4. Multistable Visual Perception as a Gateway to the Neuronal Correlates of Phenomenal Consciousness

The Scope and Limits of Neuroscientific Analysis

  1. Liliana Albertazzi
  1. Theofanis I. Panagiotaropoulos and
  2. Nikos K. Logothetis

Published Online: 31 MAR 2013

DOI: 10.1002/9781118329016.ch4

Handbook of Experimental Phenomenology: Visual Perception of Shape, Space and Appearance

Handbook of Experimental Phenomenology: Visual Perception of Shape, Space and Appearance

How to Cite

Panagiotaropoulos, T. I. and Logothetis, N. K. (2013) Multistable Visual Perception as a Gateway to the Neuronal Correlates of Phenomenal Consciousness, in Handbook of Experimental Phenomenology: Visual Perception of Shape, Space and Appearance (ed L. Albertazzi), John Wiley & Sons, Ltd, Chichester, UK. doi: 10.1002/9781118329016.ch4

Editor Information

  1. University of Trento Center for the Mind and Brain (CIMeC), Italy

Author Information

  1. Max Planck Institute, Biological Cybernetics, Tübingen, Germany

Publication History

  1. Published Online: 31 MAR 2013
  2. Published Print: 30 APR 2013

ISBN Information

Print ISBN: 9781119954682

Online ISBN: 9781118329016

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Keywords:

  • cognitive processes;
  • experimental phenomenology;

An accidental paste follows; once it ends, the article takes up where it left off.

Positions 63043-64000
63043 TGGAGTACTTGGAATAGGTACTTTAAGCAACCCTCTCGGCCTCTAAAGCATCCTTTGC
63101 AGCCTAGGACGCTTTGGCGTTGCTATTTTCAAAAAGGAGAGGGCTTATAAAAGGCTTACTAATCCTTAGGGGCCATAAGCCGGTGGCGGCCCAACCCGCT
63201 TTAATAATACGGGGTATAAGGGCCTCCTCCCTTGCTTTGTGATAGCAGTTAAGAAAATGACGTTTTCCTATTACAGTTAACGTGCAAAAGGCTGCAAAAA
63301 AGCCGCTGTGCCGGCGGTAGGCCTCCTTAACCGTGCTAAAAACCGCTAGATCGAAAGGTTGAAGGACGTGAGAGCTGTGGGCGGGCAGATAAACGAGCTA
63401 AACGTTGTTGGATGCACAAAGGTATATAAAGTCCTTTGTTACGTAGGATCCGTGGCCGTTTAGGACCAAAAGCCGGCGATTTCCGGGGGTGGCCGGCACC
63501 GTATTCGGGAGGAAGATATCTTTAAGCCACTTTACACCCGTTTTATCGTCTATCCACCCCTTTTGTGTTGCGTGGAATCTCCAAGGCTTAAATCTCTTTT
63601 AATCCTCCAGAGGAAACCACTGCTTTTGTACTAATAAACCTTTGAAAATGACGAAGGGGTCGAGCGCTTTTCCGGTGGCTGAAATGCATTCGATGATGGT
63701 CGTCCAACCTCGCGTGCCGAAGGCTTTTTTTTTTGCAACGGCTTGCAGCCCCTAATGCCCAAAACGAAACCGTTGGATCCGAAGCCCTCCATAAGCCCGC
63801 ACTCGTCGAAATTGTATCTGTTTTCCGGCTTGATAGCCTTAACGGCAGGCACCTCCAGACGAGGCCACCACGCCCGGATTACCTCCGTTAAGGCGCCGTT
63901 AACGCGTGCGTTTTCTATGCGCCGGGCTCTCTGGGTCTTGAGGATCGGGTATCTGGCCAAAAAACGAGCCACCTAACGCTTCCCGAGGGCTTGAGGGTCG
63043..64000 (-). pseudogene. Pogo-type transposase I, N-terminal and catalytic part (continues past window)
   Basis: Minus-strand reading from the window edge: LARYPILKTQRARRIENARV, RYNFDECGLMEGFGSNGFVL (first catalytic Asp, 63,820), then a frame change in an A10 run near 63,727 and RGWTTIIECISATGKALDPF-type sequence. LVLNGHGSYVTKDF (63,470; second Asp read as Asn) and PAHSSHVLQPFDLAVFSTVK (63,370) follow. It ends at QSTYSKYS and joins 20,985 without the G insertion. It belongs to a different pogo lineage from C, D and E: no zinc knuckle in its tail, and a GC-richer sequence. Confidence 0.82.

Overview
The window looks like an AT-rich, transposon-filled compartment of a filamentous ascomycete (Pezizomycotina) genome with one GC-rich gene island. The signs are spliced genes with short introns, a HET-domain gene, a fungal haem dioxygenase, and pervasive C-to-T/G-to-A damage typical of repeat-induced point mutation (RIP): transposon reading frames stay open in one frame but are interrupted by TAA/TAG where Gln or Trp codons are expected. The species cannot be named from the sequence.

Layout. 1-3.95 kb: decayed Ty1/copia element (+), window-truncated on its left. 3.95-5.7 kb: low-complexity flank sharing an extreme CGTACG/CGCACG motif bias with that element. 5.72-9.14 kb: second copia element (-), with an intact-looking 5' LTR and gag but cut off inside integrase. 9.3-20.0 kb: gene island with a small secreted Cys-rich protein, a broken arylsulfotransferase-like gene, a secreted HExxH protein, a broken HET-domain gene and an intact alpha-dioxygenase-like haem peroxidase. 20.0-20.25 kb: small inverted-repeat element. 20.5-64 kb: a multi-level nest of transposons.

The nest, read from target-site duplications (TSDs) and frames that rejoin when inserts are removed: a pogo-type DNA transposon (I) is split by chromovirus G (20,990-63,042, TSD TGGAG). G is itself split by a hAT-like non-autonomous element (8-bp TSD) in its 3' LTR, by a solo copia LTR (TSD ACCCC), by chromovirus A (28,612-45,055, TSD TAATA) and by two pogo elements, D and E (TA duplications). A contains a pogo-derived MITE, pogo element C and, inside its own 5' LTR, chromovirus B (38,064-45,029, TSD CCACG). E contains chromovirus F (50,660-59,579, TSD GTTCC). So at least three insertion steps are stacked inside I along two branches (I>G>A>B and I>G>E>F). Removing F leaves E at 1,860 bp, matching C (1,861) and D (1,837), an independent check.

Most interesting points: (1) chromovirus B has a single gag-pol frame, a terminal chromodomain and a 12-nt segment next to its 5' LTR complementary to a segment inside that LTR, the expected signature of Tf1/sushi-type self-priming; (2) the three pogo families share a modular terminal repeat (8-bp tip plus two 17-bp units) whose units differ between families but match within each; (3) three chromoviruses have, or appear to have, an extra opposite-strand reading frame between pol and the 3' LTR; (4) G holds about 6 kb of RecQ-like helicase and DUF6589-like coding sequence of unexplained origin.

• multistable visual perception;
  • neuronal correlates;
  • neuroscientific method

Summary

This chapter focuses on the neuronal correlates of multistable perception as a method that could provides significant insights into the neuronal correlates of consciousness. It describes the current state of knowledge on the contribution of cortical and subcortical areas in subjective visual perception as measured by the presentation of multistable stimulus configurations, mainly binocular rivalry, coupled with invasive and noninvasive recordings of neurophysiological signals. The findings from these experiments apparently support the view that correlates of subjective visual perception are found across different primary and secondary sensory and associational cortical and subcortical areas. This chapter ensures that the neuroscientific method, assisted by phenomenological psychophysics and computational neuroscience, has potentially unlimited power, constrained only by the experimental methods used in revealing the neuronal correlates of cognitive processes.